According with McKinsey, “analysts predict revenue growth for advanced driver assistance systems (ADAS) to be up to 29 percent, giving the segment one of the highest growth rates in the automotive and related industries.” Design cycle in automotive segment is much longer than in segments like mobile, PC or consumer. If you expect to see ADAS powered or autonomous cars in the street in 2025, you need to start designing now, in 2018. That’s why rapid progress in the development of advanced driver assistance systems (ADAS) and autonomous driving technology is challenging the semiconductor industry to bring the rigorous safety standards used in the automotive industry to its design process.
ADAS SoCs have to process increasing volumes of sensor data from many types of automotive sensors, driving the adoption of 64bit processing. Other trends in automotive semiconductor design include the use of:·Ethernet for managing large amounts of time-sensitive data traffic, and reducing point-to-point wiring
·LPDDR4/4x, with data rates of at least 3.2Gbit/s, for faster DRAM operations
·MIPI standards such MIPI Camera Serial Interface (CSI-2) and Display Serial Interface (DSI) for imaging and display applications
·PCI Express for high-reliability chip-to-chip connectivity for 4G radios, future 5G radios, and external SSDs
·5G and IEEE standards such as 802.11p for real-time updates of maps and images to and from the Cloud, and vehicle-to-vehicle or vehicle-to-infrastructure communications
·A shift from traditional 90nm, 65nm and 40nm processes to16nm, 14nm and even 7nm FinFET processes
The above listed features could apply to various type of applications, but for the automotive segment, electronic system, integrated circuits and intellectual property functions (or design IP) must comply with specific safety, quality and reliability requirements. A failure mode effect and diagnosis analysis (FMEDA) report is generated by development teams to provide all the information about their adherence to ISO 26262 from a functional safety perspective.
The ISO 26262 certification process must start from the very beginning of development process, and include multiple steps to complete the certification process, the Safety Plan.
Safety Planmanages and guide execution of safety activities. At first, the designer must define a strategy to achieve functional safety and define work packages. Key milestones will be specified and mapped to safety life cycle. The required resources will be identified and planned, as well as specific roles and personal assignments. Functional safety should be verified as well as compliance with standards and standard processes. Procedures, methods and tools have to be defined and mapped to various project phases.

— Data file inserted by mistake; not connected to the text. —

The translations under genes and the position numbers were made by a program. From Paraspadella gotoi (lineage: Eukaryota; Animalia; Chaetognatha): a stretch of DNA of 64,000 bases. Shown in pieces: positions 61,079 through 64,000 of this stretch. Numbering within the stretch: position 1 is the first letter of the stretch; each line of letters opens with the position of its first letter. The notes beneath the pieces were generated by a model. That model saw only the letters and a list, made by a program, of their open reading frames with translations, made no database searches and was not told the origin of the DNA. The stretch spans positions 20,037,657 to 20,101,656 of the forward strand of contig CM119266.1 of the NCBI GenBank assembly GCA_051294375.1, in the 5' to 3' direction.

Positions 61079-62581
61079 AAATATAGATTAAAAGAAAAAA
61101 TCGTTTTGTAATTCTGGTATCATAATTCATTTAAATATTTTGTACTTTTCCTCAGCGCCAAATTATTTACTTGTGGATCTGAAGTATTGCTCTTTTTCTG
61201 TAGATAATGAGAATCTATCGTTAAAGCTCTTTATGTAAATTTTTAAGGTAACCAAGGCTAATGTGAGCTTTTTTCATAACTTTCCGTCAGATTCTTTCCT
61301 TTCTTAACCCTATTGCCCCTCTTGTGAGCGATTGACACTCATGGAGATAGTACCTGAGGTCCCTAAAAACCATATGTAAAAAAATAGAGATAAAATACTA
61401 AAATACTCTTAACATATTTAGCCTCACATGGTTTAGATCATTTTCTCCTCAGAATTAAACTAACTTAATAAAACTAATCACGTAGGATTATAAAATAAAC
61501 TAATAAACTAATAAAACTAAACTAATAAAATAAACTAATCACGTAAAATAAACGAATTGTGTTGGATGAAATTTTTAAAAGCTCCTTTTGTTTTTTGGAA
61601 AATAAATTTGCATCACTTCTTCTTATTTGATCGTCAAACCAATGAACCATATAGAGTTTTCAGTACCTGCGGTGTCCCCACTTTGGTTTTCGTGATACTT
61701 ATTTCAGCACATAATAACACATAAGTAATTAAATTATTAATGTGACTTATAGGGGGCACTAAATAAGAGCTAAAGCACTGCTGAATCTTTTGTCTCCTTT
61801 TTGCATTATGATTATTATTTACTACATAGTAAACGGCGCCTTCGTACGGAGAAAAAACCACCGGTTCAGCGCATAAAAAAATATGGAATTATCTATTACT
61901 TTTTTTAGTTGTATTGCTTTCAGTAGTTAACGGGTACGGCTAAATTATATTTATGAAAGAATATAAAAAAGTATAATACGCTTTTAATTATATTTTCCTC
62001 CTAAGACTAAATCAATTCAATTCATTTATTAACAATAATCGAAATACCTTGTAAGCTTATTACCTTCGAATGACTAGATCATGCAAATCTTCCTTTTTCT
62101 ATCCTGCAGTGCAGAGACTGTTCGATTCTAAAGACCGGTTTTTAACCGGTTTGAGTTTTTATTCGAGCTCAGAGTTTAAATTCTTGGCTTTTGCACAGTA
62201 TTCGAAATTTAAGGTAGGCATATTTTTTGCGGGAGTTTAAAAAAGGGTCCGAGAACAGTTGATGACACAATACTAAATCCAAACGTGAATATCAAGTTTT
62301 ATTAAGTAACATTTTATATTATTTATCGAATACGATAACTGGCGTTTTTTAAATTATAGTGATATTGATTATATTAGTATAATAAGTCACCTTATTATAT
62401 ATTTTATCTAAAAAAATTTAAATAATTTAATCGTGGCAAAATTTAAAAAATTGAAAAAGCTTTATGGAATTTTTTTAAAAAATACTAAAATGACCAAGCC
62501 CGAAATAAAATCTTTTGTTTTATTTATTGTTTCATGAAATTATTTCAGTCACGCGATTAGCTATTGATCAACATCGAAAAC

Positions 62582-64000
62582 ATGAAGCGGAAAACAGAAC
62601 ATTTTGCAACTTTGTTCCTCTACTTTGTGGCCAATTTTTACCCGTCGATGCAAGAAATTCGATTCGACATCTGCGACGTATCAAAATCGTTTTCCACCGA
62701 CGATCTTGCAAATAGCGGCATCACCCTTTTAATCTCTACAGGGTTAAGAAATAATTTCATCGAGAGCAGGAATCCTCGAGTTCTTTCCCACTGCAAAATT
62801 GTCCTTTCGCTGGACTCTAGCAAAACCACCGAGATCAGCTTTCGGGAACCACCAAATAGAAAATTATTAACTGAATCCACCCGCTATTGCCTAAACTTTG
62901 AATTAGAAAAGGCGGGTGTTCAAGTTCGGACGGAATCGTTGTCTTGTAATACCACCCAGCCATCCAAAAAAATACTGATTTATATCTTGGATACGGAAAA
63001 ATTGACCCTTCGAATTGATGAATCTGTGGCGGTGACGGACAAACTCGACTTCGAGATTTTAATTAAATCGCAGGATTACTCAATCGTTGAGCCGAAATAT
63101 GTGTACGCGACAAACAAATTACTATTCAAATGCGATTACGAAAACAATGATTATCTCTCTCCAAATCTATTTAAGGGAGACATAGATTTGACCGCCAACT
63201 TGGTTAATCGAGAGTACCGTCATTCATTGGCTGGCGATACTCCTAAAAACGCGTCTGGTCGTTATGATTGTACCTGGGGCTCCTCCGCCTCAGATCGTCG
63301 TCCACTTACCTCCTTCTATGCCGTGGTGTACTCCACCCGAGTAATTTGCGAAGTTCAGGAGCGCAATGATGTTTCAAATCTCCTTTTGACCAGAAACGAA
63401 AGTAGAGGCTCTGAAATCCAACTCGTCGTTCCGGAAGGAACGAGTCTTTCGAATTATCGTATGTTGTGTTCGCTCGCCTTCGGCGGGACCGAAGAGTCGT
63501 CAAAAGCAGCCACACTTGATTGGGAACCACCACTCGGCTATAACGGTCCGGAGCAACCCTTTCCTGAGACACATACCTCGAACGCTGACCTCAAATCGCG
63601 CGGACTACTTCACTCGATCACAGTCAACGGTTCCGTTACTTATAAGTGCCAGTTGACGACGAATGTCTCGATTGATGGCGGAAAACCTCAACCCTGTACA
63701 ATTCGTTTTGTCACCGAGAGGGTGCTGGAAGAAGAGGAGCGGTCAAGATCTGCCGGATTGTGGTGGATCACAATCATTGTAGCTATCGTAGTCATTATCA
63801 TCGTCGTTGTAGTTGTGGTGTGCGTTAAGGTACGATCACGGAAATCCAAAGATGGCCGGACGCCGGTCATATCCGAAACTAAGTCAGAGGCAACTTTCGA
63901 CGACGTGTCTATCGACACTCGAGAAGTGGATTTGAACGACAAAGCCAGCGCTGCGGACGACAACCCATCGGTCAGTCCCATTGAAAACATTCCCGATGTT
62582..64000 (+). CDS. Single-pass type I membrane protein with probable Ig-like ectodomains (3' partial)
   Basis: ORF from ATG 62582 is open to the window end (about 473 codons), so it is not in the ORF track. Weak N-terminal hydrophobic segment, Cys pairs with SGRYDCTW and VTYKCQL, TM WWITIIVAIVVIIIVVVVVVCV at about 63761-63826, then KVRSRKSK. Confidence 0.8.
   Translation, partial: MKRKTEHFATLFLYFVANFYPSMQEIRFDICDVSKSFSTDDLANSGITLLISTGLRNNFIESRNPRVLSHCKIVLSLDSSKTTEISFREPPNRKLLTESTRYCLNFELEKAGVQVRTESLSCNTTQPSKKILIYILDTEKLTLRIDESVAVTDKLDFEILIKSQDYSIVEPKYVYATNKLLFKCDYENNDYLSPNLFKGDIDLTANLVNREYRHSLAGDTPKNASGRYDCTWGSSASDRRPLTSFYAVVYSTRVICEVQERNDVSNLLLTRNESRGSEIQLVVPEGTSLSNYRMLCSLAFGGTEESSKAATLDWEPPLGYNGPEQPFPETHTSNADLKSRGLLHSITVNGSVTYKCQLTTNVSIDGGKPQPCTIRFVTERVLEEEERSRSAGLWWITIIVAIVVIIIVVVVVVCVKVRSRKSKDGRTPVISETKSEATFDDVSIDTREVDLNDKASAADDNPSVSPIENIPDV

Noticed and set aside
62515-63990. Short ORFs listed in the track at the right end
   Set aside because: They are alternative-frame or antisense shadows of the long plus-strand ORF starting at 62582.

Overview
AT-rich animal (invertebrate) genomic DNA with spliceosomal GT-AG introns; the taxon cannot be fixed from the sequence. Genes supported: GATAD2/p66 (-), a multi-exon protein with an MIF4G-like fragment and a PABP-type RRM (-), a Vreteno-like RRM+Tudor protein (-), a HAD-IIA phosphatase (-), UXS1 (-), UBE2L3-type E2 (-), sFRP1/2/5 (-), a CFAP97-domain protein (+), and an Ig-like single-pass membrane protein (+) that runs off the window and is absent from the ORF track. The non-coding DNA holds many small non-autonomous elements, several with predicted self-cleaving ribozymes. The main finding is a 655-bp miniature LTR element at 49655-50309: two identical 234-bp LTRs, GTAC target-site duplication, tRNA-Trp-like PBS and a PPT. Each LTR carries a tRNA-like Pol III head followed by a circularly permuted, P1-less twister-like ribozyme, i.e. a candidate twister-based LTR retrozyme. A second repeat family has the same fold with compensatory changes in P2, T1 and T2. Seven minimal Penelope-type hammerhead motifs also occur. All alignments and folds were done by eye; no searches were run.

FMEDAforms a critical part of the safety plan, providing a detailed report encompassing various steps and analysis, as shown in the above figure. It must include a fault injection analysis for both permanent and transient faults, so their impact can be assessed. FMEDA also considers all the possible failure and distribution modes to understand how the product will behave if a failure occurs and what sort of diagnostics the product implements to identify and communicate such failures to the system.
Now the impact of the designated safety features can be defined in the FMEDA report. Safety features fall into three categories:
- Protection mechanisms, such as protecting the interface between the various components, such as IP, in the SoC architecture; parity protection on the data path and configuration registers; and ECC protection for both writes and reads.
- Replication mechanisms, which include duplicating or triplicating key modules and using voting logic to ensure redundancy.
- Various, which includes parity checks for all the state registers, single-cycle pulse validity, various dedicated interrupts, and hot-state machine protection for bad states.
In addition to meeting ISO 26262 functional safety requirements, automotive SoC development teams and the rest of the supply chain must adhere to automotive reliability and quality requirements.
Any product, including IP, for an automotive application must meet the automotive reliability requirements defined by AEC-Q100. IP providers must make sure their IP meets the reliability targets of the application, which means exploring how a transistor or electromigration analysis might be affected by the defined temperature profile. IP providers must work with foundries to ensure that any special automotive rules are applied to their design.
Any product development in the automotive supply chain must also meet automotive quality management requirements. In addition to having quality manuals and compliance reports, developers also need to create a design failure mode and effect analysis report that says that the SoC and its components meet the automotive quality management requirements.
You can find a brochure about Synopsys DesignWare IP for automotive and the original article “Achieving ISO 26262 Certification with ASIL Ready IP” from Ron DiGiuseppe on Synopsys web site.
By Eric Esteve from IPnest